Commitment - A Base of Professionalism of Teachers in Adult Education Prof. Dr. [efika Alibabi}, Kristinka Ovesni, M.A. Faculty of Philosophy Department for Pedagogy and Andragogy University of Belgrade
The main purpose of this study Distinguished the base of professionalism of teachers in adult education (TAE) by some dimensions of professionalism from • members of traditional professions (TP) and from • members of other professions in the field of adult education (AE)
The data were collected in May, 2005, from a sample of 579 respondents: 142 members of traditional professions, 137 teachers in adult education and 300 other professionals in the field of adult education (not teaching stuff) • The 18 items modified from the Hall’s (1968) and from the Moore’s (1970) models of professionalism
Hall (1968): professionalism is constituted from two main aspects -- organizational-structural and affective-attitudinal, which include five characteristics: • the use of the professional organization as a major reference • a belief in service to the public • a belief in self-regulation • a sense of calling to the field • and a feeling of autonomy at work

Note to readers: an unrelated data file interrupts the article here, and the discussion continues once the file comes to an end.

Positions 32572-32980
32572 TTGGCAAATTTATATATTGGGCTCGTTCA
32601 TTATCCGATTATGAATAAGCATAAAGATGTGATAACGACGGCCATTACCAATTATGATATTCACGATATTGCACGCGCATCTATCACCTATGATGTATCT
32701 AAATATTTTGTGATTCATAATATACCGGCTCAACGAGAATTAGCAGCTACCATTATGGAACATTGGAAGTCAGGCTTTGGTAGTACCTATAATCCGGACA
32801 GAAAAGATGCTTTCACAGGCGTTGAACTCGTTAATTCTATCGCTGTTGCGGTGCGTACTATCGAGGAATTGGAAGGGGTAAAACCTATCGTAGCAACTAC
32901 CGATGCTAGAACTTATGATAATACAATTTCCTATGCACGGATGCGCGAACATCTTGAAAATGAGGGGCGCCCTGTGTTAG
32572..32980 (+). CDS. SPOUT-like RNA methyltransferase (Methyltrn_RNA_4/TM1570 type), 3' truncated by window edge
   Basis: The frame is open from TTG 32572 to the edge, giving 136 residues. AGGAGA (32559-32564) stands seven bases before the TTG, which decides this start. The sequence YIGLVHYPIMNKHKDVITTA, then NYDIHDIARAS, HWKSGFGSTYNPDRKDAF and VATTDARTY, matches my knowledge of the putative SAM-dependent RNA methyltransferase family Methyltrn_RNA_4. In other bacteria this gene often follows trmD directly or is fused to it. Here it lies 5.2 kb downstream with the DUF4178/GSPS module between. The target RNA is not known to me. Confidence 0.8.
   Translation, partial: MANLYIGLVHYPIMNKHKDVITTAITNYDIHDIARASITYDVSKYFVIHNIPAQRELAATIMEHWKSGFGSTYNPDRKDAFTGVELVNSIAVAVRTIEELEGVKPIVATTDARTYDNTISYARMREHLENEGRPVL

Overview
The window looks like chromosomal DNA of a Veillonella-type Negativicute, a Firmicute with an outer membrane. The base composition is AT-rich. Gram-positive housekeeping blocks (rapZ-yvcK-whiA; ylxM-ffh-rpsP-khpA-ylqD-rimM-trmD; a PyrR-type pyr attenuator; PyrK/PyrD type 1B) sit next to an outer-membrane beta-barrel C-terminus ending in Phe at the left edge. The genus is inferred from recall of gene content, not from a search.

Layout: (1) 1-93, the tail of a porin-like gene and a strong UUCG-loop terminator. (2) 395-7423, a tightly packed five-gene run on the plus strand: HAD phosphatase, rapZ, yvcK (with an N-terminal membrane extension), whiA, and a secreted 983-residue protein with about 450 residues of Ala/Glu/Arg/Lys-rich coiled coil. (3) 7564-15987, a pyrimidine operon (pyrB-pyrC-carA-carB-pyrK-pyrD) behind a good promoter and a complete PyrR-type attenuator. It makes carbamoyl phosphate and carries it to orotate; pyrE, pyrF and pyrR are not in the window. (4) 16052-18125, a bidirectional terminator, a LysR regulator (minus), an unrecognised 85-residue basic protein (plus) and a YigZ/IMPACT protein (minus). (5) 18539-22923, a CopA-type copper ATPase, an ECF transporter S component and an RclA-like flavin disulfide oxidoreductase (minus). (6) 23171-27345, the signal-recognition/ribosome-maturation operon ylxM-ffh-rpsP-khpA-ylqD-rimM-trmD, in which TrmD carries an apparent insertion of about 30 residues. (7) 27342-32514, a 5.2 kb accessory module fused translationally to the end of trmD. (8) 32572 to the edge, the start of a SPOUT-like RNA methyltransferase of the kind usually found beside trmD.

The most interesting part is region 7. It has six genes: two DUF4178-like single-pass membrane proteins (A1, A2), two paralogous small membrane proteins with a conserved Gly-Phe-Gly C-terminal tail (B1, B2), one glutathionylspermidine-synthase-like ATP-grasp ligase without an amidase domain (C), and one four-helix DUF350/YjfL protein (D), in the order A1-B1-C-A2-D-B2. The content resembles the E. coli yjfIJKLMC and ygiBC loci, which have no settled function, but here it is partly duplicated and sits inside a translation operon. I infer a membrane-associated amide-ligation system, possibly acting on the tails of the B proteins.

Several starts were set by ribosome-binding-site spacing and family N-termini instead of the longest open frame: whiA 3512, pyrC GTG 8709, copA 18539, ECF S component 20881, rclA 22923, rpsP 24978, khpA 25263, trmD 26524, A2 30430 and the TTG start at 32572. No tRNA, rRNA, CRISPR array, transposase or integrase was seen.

Studies based on the Hall’s model confirmed that: • the commitment is a fundamental value which forms the base of professionalism; • the commitment is interconnected with dedication and loyalty to the profession, service orientation and intrinsic rewards inherent in the activity i.e. with the affective attributes of professionalism; • the higher the commitment, the lower were intent for leaving the profession, the lower were unprofessional behavior, the higher were effects of professional performance; • the commitment to his/her own profession is a main focus of one’s professional life; • the professional commitment increases needs for continuing professional education; • any kind of changes which affects profession, increases the commitment to it; • the professional commitment causes retention in one’s own profession; • the professional commitment leads to professionalism and to standardization of profession.
The Moore’s (1970) model of professionalism -- the professions are lined on a set of six criteria of professionalism, which reflects interconnections of a commitment with the dedication and loyalty to the profession and especially with the expert knowledge and competency. These criteria are: • continuity in professional performance, • a commitment to a profession, a sense of identification with the field, a loyalty to its philosophy and purpose of organization, • loyalty to colleagues, • competence based on long-lasting university-based professional preparation, • service orientation, • full autonomy in practice based on professional competence.